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      I like the diesel hot water pressure washer idea. We tried to convince him that messing with it today was wasting time and energy, but you can imagine how he feels about leaving it. Had a huge Nipco heater there yesterday set up at an angle blasting down on the ice/shack intersection. It melted it some, but the thawing ice was a lot harder to chip as it didn't really shatter when you hit it. This may end up being the excuse I needed to get a hot water pressure washer I guess. I'll ask him if it's ok if I post some pics if I don't identify him. It is definately something to behold!

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      Quote Originally Posted by dblkluk View Post
      Ummm... This would create a problem of all problems. Drilling a hole to "drain the water?" NO WAY! This will start pumping even more water into the area.
      I would start punching a line of holes however deep its frozen in around the outside perimeter then get some big heaters inside to warm it up as best you can and then start chipping away from the outside holes inward. IF you are lucky you might be able to get a handyman jack or something similar to it and start working it up once its started to thaw, but I doubt it will come up without alot of damage.

      If it were mine, i'd get all the snow moved as far away from it as possible ASAP and then the next few weeks keep a daily eye on it until ma nature lets go.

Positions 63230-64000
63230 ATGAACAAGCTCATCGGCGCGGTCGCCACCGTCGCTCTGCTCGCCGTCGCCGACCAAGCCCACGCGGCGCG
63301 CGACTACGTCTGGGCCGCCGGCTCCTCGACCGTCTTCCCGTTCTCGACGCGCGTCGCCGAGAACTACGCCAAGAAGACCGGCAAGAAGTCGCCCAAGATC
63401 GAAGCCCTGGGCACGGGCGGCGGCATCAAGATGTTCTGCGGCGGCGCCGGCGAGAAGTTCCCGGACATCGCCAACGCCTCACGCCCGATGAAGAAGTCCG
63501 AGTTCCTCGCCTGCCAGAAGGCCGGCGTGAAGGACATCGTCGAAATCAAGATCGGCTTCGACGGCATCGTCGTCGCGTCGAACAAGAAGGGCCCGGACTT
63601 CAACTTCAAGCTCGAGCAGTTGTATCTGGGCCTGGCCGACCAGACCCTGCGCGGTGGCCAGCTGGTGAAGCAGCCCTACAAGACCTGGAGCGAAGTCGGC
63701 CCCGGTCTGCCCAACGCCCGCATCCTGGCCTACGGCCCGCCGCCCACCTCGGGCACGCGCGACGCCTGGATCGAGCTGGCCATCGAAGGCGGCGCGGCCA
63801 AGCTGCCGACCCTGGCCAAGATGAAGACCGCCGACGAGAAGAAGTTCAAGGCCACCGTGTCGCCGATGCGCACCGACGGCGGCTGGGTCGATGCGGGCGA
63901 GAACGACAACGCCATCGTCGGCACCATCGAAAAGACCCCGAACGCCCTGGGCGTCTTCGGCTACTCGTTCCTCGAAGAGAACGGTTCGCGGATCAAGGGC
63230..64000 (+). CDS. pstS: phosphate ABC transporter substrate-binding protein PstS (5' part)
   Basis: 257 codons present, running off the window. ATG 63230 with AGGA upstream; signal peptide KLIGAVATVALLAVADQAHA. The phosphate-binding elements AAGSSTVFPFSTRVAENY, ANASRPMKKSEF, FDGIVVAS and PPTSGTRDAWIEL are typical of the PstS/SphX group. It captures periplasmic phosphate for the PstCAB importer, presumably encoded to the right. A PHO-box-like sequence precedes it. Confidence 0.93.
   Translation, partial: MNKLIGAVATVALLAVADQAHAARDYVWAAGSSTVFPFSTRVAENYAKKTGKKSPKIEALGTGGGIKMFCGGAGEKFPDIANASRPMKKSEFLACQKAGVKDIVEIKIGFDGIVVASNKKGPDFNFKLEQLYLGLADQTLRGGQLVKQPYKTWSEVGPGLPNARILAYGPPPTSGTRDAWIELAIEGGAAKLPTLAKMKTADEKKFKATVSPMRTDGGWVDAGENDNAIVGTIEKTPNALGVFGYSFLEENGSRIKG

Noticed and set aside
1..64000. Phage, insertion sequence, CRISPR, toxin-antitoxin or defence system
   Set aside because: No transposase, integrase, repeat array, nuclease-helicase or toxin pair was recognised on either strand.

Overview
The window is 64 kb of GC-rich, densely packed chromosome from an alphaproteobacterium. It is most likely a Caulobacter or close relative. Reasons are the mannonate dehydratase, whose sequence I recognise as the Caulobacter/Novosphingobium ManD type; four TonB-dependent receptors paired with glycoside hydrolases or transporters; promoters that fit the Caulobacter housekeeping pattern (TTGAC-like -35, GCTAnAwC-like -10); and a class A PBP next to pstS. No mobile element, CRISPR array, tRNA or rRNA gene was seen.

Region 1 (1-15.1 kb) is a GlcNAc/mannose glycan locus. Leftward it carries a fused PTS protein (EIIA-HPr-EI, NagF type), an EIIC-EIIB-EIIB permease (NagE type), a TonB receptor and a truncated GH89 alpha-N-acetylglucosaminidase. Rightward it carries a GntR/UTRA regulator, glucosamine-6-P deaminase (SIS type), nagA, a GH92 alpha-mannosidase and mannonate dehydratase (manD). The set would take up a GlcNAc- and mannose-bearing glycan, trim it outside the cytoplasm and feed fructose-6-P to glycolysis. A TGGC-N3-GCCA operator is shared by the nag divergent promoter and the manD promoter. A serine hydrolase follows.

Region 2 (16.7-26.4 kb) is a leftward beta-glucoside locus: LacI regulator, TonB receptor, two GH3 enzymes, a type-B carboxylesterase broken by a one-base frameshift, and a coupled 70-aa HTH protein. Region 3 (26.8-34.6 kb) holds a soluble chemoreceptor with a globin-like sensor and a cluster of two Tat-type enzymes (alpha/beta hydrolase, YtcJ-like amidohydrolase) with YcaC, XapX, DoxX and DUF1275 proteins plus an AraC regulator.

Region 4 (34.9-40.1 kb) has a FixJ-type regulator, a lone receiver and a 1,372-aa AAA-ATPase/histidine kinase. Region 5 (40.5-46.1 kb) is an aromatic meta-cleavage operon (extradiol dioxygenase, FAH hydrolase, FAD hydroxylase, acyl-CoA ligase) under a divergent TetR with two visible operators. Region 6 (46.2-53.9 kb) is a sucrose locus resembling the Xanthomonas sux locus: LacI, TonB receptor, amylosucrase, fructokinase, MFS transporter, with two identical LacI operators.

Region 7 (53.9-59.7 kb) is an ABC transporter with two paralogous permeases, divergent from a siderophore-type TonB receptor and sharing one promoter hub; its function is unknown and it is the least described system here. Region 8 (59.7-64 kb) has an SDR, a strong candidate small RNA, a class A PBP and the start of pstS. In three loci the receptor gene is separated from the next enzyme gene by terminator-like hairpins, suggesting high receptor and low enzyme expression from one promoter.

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      Quote Originally Posted by dblkluk View Post
      Ummm... This would create a problem of all problems. Drilling a hole to "drain the water?" NO WAY! This will start pumping even more water into the area.
      There's already water coming up from the sounds of it through cracks. The ice won't get any thicker unless the sheet of ice sags even more.

      Which does bring another suggestion to bear. If a person had the equipment, I would try to remove as much weight from the ice's surface as I could. This means moving the snow away from the ice house, I'd suggest doing as much as is possible (20 yards probably wouldn't be enough).

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      maybe even bring a 2'' trash pump and drill sump hole for the suction hose and try to pump the water away so you don't have to work in it .

      Or like allen mentioned flowing water on a warm day with a trash pump , let the equipment do the work and fish while your waiting.